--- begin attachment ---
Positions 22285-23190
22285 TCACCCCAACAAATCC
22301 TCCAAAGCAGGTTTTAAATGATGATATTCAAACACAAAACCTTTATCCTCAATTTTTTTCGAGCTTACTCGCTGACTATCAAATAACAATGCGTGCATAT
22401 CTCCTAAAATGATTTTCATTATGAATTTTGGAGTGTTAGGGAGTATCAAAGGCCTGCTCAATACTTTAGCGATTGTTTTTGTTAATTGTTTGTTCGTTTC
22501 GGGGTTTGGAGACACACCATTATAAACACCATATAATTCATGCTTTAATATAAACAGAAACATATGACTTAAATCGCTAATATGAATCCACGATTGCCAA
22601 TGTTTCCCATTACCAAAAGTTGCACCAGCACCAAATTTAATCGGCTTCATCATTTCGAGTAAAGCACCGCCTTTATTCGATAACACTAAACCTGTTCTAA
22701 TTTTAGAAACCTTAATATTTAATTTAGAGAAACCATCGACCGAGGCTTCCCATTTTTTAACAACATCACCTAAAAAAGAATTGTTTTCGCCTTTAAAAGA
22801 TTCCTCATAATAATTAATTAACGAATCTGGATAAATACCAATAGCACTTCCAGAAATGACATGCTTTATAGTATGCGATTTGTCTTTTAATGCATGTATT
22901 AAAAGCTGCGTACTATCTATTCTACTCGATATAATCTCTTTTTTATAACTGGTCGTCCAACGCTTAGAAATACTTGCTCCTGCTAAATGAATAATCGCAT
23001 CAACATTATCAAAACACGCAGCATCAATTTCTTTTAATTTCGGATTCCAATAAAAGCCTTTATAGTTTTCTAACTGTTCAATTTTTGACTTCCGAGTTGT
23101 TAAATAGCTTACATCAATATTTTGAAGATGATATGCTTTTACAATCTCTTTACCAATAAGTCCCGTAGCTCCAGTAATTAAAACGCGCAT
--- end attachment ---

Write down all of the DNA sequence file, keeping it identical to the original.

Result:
Positions 22285-23190
22285 TCACCCCAACAAATCC
22301 TCCAAAGCAGGTTTTAAATGATGATATTCAAACACAAAACCTTTATCCTCAATTTTTTTCGAGCTTACTCGCTGACTATCAAATAACAATGCGTGCATAT
22401 CTCCTAAAATGATTTTCATTATGAATTTTGGAGTGTTAGGGAGTATCAAAGGCCTGCTCAATACTTTAGCGATTGTTTTTGTTAATTGTTTGTTCGTTTC
22501 GGGGTTTGGAGACACACCATTATAAACACCATATAATTCATGCTTTAATATAAACAGAAACATATGACTTAAATCGCTAATATGAATCCACGATTGCCAA
22601 TGTTTCCCATTACCAAAAGTTGCACCAGCACCAAATTTAATCGGCTTCATCATTTCGAGTAAAGCACCGCCTTTATTCGATAACACTAAACCTGTTCTAA
22701 TTTTAGAAACCTTAATATTTAATTTAGAGAAACCATCGACCGAGGCTTCCCATTTTTTAACAACATCACCTAAAAAAGAATTGTTTTCGCCTTTAAAAGA
22801 TTCCTCATAATAATTAATTAACGAATCTGGATAAATACCAATAGCACTTCCAGAAATGACATGCTTTATAGTATGCGATTTGTCTTTTAATGCATGTATT
22901 AAAAGCTGCGTACTATCTATTCTACTCGATATAATCTCTTTTTTATAACTGGTCGTCCAACGCTTAGAAATACTTGCTCCTGCTAAATGAATAATCGCAT
23001 CAACATTATCAAAACACGCAGCATCAATTTCTTTTAATTTCGGATTCCAATAAAAGCCTTTATAGTTTTCTAACTGTTCAATTTTTGACTTCCGAGTTGT
23101 TAAATAGCTTACATCAATATTTTGAAGATGATATGCTTTTACAATCTCTTTACCAATAAGTCCCGTAGCTCCAGTAATTAAAACGCGCAT